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Law360, London (February 18, 2021, 4:35 PM GMT) -- Ireland's central bank has warned insurers that it will scrutinize how they deal with business interruption payouts linked to COVID-19 after policyholders won a court battle over cover for the pandemic.
The Central Bank of Ireland warned on Wednesday that it will continue to examine the way in which domestic insurers treat policyholders who lost money as a result of the national lockdowns and try to claim compensation under policies for business interruption.
The country's High Court backed four pubs on Feb. 5 in a test case over insurance for disrupted business that could mean at least 1,000 other companies could be in line for an insurance payout.
"We have made our expectations abundantly clear and we now expect firms, where they have not already done so, to take a proactive and swift approach in their communications with customers and resolution of valid claims," Derville Rowland, the central bank's director general for financial conduct, said.
"While there are further decisions before the courts in relation to the quantum of payments, we do not see any reason for any firm to delay matters any further for customers in advance of those hearings," Rowland added.
The central bank told insurers it expects them to follow strict guidelines. They should honor valid claims and pay out promptly, ensuring that they favor consumers if there is doubt over the interpretation of a policy, and that they make interim payments to policyholders awaiting final determinations.
Where legal action results in an outcome that benefits a group of consumers, firms must also take action to ensure all those individuals benefit from the final outcome, the bank said.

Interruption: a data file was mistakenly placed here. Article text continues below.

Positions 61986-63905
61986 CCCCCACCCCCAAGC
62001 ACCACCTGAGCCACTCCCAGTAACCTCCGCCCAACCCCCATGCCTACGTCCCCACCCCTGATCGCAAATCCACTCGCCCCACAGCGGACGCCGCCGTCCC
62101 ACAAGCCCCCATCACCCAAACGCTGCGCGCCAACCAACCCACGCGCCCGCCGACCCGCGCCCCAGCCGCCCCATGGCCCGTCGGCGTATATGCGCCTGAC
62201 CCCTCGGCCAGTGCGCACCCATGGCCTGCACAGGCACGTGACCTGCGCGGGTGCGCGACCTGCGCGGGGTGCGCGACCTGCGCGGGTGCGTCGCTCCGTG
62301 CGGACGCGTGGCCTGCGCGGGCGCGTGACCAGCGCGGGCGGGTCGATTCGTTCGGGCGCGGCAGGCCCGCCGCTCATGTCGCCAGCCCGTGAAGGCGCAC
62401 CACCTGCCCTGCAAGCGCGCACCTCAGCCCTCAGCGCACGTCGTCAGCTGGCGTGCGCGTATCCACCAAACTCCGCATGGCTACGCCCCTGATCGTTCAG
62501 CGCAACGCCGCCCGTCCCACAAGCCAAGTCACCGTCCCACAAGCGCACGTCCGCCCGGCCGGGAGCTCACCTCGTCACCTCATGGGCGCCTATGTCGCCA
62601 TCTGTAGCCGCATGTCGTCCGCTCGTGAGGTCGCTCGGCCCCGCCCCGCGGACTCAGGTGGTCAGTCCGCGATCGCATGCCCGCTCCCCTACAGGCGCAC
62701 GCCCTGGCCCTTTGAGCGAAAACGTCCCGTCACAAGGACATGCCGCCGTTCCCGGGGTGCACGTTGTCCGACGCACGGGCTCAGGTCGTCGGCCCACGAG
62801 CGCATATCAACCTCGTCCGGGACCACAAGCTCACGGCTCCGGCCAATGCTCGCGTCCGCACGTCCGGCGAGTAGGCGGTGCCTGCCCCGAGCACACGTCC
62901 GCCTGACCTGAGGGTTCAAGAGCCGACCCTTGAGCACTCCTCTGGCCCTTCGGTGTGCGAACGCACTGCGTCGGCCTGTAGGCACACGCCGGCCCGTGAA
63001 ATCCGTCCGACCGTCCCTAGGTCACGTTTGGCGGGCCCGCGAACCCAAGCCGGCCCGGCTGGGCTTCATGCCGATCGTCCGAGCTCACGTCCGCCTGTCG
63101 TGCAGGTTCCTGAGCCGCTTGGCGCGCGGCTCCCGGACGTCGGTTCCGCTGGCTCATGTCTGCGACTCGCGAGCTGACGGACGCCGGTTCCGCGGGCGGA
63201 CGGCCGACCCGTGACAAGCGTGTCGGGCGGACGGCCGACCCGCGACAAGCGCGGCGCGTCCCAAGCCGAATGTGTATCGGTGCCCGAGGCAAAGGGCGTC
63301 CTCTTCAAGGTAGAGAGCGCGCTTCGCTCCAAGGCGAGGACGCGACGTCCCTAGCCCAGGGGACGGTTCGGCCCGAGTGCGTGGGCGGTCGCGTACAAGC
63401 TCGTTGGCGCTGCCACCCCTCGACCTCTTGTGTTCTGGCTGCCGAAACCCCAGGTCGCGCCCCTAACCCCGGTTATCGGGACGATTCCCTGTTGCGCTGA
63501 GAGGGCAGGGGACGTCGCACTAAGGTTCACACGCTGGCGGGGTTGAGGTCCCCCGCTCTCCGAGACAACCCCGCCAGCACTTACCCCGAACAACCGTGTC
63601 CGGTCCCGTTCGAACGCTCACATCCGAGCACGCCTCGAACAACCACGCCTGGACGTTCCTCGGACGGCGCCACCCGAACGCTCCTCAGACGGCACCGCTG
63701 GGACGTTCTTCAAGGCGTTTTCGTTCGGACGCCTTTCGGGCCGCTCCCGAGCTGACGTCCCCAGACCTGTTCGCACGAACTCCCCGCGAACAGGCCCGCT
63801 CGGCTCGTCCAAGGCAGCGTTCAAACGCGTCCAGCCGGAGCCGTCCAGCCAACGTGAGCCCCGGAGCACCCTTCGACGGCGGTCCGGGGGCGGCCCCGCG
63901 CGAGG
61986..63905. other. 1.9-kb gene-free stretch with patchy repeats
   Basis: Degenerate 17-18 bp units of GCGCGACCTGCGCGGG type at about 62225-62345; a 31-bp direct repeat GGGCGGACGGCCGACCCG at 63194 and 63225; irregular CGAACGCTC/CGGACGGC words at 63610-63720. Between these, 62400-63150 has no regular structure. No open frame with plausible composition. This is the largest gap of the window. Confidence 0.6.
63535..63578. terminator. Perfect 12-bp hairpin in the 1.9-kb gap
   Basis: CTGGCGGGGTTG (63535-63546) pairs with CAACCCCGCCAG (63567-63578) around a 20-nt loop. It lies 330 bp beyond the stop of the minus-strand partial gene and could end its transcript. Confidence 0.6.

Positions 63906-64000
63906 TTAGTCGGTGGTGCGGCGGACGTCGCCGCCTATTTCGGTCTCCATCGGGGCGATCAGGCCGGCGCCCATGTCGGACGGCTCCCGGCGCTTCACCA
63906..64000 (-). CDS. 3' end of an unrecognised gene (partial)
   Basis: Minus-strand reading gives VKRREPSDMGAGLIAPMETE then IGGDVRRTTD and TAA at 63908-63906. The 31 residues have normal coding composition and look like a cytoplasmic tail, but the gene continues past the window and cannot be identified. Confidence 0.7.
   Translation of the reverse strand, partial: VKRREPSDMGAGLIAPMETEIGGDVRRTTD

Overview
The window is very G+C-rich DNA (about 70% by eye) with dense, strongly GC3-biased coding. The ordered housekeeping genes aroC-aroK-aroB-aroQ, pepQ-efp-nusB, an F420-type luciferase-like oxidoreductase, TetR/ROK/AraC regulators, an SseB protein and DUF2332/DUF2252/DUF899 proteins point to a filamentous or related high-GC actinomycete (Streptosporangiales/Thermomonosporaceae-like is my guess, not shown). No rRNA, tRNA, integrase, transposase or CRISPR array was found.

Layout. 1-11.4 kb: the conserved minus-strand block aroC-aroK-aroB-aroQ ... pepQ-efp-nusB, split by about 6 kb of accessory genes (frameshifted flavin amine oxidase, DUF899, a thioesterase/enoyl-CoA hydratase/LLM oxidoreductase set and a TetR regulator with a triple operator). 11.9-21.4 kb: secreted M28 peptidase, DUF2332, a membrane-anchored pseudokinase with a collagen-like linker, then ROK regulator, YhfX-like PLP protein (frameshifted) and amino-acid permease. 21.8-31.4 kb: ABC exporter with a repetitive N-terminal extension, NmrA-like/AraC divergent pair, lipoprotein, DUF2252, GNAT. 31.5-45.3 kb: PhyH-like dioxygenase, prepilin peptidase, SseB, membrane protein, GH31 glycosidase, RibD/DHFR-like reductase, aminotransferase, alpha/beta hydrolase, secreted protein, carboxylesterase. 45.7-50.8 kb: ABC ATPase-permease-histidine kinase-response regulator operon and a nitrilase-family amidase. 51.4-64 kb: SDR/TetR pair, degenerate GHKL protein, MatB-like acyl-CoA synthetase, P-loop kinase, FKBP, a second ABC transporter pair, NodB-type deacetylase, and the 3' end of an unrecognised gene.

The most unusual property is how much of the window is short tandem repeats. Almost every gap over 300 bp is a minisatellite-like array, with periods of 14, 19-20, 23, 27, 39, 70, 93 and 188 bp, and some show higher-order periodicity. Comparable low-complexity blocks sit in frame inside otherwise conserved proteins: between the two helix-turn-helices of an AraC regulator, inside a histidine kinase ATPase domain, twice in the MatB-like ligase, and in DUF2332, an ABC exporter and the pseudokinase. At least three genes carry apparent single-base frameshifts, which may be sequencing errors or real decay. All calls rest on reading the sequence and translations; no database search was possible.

Rowland added that the central bank's system-wide examination has already helped consumers who have been hit by the pandemic.
"Following the extensive identification and review of hundreds of different policy types, a number of insurance firms had already accepted and commenced settling claims prior to the recent court decision," she said.
The central bank emphasized that its audit will check that all insurers take a "customer-first" approach to all policies. It said it is willing to use its powers to intervene where appropriate.
Ireland's financial watchdog also sent out a warning this month that it will "take action" if insurers drag their heels on making payments to small businesses forced to close for pandemic lockdowns, citing the court ruling.
FBD, the insurer in the court case, denied the claims made by the pubs on the basis that the business closure during lockdown was not the consequence of a local outbreak but the countrywide presence of the disease.
But Judge Denis McDonald disagreed with the insurer, saying it should pay out on claims where there is evidence of the virus within the geographic radius set out in the policy.
--Additional reporting by Martin Croucher. Editing by Joe Millis.
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